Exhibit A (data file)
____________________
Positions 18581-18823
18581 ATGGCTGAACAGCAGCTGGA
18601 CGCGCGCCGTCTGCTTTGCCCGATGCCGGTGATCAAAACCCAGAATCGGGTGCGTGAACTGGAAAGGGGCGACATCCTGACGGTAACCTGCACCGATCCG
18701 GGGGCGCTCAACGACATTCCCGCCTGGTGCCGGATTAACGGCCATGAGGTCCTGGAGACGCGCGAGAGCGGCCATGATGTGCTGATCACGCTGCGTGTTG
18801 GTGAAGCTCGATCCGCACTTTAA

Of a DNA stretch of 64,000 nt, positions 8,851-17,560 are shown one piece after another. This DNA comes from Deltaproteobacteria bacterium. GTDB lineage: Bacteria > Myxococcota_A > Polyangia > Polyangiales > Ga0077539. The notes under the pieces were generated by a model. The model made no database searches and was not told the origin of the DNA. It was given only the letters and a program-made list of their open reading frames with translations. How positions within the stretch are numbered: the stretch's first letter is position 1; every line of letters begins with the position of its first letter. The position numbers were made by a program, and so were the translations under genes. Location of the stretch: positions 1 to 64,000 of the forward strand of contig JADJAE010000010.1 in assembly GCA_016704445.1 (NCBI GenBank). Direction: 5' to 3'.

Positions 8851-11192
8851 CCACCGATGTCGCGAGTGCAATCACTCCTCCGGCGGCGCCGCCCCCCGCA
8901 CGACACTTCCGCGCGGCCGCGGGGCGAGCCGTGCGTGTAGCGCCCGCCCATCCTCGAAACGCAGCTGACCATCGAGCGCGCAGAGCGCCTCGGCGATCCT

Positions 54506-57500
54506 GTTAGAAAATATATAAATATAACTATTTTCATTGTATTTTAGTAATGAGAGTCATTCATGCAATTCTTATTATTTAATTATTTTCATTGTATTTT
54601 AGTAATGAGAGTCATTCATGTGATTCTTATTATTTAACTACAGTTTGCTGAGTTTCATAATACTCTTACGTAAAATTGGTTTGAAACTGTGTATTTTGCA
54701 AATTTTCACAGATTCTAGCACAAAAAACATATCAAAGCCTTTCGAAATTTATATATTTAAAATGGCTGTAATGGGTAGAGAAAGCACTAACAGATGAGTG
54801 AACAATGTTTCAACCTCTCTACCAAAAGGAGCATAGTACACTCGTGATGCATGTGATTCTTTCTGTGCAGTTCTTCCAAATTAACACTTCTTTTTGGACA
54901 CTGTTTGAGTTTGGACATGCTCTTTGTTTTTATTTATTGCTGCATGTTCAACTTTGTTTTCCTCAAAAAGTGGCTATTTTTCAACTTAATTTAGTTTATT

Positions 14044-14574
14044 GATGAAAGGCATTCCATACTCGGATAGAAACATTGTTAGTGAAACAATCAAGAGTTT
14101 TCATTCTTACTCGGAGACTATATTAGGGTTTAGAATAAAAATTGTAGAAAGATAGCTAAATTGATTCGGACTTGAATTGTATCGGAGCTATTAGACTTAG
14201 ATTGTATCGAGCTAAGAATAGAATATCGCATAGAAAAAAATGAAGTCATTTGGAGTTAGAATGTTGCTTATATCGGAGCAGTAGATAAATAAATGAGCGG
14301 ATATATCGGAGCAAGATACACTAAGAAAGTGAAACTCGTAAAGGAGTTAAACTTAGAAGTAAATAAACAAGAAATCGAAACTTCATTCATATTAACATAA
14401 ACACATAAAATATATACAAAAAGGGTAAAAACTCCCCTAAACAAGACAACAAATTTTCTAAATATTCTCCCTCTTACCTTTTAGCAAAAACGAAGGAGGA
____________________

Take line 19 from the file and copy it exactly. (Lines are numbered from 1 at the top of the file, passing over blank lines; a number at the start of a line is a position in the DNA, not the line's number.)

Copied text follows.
14201 ATTGTATCGAGCTAAGAATAGAATATCGCATAGAAAAAAATGAAGTCATTTGGAGTTAGAATGTTGCTTATATCGGAGCAGTAGATAAATAAATGAGCGG